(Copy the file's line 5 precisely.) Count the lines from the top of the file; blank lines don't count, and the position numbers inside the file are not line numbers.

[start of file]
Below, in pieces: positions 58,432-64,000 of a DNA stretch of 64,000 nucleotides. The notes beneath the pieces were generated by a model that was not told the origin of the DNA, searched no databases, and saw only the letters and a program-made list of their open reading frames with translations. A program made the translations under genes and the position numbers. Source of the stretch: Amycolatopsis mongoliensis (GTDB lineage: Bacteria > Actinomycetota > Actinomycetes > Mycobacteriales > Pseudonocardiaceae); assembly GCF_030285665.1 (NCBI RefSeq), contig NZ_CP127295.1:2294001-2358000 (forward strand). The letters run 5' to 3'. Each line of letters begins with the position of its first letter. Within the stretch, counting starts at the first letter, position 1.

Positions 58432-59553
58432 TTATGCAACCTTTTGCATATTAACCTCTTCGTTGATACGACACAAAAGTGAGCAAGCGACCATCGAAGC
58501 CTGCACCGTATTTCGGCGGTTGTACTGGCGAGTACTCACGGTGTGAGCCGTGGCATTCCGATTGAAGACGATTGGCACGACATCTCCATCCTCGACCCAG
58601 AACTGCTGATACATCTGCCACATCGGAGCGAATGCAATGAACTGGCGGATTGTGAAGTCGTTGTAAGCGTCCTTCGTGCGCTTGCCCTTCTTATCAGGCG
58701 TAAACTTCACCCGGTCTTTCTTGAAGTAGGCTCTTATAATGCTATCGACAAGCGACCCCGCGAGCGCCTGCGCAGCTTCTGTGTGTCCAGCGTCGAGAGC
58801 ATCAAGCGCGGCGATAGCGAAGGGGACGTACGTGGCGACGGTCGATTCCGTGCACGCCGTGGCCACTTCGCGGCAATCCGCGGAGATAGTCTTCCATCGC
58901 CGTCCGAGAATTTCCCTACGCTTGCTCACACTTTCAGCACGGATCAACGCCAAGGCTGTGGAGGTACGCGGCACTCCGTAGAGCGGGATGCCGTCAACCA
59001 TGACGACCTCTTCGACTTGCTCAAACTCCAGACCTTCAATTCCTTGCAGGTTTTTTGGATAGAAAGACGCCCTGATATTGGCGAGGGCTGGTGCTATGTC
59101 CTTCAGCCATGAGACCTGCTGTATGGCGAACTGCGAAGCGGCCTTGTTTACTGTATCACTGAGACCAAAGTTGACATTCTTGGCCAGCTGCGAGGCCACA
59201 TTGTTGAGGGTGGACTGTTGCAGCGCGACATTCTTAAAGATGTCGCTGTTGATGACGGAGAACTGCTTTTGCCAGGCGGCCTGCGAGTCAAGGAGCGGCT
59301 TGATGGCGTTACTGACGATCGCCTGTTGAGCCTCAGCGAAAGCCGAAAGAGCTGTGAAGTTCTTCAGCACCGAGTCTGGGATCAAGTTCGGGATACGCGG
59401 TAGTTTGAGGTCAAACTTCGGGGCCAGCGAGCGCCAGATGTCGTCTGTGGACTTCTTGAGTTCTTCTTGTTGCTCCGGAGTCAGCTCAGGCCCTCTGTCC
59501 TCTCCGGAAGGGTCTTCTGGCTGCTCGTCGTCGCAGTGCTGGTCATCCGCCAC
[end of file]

58601 AACTGCTGATACATCTGCCACATCGGAGCGAATGCAATGAACTGGCGGATTGTGAAGTCGTTGTAAGCGTCCTTCGTGCGCTTGCCCTTCTTATCAGGCG